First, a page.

- Mozart’s cadenzas are relatively short, lasting a few minutes at most.
- Use thematic material from the concerto.
- The whole cadenza should sound improvised and sporadic, even though Mozart has carefully worked it out ahead of time.
- The final trill in the cadenza sets up the return of the orchestra, which then wraps up the movement.
Mozart himself wrote down cadenzas to most of his concerti. Rather than prescriptive instructions, though, his cadenzas were meant to serve as one possible option. They have since become part of the canon.
Beethoven approached cadenza writing somewhat differently, and he also published cadenzas to his concerti nos. 1-4 separate from the concerti themselves. While all of Mozart’s written cadenzas are similar in structure, Beethoven’s are far more experimental. In fact, Beethoven wrote three different cadenzas for his First Piano Concerto and two for his Fourth Piano Concerto.
Rather than serve as short interludes like Mozart’s, Beethoven’s cadenzas take on lives of their own. While the style is still improvisational, Beethoven is more inclined to visit distant keys and explore new possibilities. His cadenzas are at times twice or three times as long as was typical of Mozart. Because he releases harmonic tension within the cadenza, he must then work harder to build it back up for the return to the tutti section.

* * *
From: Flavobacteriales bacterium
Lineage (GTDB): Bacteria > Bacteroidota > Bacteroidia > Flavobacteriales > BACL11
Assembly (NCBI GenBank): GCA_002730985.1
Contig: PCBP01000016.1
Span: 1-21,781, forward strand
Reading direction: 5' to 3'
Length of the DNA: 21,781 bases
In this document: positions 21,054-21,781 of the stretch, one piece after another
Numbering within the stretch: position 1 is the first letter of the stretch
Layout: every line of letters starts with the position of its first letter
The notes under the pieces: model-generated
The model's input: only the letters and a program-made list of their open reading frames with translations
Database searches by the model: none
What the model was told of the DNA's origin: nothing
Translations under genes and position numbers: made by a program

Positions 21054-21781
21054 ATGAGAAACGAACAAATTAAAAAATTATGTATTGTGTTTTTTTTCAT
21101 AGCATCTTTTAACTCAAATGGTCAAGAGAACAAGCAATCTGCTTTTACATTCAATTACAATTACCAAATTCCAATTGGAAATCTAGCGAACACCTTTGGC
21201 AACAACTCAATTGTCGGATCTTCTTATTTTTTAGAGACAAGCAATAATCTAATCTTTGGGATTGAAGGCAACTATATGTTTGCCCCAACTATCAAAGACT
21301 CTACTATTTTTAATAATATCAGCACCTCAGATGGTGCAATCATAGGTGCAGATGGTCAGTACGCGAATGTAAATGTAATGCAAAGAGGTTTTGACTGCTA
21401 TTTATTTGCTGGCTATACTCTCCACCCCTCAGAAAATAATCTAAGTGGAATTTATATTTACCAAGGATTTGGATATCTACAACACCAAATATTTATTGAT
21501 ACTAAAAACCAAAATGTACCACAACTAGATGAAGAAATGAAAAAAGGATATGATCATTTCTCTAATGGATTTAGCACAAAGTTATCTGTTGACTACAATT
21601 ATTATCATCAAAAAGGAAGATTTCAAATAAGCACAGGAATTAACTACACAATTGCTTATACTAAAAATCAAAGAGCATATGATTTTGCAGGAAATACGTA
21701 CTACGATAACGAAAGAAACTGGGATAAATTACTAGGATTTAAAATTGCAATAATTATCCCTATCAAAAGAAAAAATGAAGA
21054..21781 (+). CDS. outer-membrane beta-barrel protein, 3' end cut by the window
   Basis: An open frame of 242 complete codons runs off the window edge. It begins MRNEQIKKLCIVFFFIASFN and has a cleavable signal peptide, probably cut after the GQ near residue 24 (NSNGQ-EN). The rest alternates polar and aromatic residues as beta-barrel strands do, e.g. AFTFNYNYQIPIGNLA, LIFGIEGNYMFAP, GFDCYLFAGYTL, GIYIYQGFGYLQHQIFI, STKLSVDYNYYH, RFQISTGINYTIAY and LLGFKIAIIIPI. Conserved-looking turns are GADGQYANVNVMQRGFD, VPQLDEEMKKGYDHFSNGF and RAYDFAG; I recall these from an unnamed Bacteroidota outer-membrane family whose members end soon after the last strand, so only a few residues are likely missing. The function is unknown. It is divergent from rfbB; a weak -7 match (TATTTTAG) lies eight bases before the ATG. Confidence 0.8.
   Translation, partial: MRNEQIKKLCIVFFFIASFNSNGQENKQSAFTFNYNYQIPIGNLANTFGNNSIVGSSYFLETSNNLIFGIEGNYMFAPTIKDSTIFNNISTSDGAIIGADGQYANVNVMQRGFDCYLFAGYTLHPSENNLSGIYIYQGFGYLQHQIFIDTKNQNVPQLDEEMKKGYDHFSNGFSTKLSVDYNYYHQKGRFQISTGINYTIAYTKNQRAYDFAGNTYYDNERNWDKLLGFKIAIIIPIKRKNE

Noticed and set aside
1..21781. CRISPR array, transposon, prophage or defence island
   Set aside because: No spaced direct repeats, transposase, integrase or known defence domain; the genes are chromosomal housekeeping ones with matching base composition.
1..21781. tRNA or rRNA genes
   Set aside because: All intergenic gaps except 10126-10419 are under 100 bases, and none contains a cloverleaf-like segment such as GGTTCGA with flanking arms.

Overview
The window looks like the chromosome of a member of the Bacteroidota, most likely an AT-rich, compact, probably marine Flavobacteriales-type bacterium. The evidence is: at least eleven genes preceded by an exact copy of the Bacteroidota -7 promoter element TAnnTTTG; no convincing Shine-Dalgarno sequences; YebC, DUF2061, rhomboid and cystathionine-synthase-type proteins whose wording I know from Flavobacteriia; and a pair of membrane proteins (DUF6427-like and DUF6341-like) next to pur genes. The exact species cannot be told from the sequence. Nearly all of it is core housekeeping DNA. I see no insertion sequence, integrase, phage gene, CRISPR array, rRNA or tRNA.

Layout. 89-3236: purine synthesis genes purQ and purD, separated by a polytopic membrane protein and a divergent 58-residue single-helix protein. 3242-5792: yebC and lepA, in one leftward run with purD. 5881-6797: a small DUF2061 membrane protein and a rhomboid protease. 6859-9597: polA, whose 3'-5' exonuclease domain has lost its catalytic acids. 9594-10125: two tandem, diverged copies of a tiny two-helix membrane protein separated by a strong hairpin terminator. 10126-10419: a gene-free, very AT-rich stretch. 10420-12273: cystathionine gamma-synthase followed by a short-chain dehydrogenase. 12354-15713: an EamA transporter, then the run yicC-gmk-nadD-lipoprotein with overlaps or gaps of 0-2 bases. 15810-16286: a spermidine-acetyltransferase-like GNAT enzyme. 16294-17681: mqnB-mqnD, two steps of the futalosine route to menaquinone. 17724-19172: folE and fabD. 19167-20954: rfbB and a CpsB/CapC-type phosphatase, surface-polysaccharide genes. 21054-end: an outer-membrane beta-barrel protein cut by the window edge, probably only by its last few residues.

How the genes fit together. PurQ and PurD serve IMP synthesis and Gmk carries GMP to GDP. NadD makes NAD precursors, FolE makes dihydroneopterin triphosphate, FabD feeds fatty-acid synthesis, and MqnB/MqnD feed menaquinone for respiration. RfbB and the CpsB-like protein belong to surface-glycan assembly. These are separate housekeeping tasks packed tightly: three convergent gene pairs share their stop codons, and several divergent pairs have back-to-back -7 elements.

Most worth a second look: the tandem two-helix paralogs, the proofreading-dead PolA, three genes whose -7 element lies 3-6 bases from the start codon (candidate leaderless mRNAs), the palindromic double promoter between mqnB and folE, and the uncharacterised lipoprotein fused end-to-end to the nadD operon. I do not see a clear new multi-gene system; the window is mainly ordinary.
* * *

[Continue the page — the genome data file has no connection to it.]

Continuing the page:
In his fifth and final piano concerto, Beethoven proposes a radical solution. At the point when the orchestra sets up the cadenza, Beethoven writes, “Do not make a cadenza here, but play immediately the following.” He then writes his own short cadenza, then more gently eases back into the tutti by accompanying the end of the “cadenza” with a horn theme. This solution integrates the cadenza into the structure of the work rather than serve as a hiatus from the form. 2013 American Pianists Awards winner Sean Chen performs this section in the following clip (“cadenza” starts at 18:59):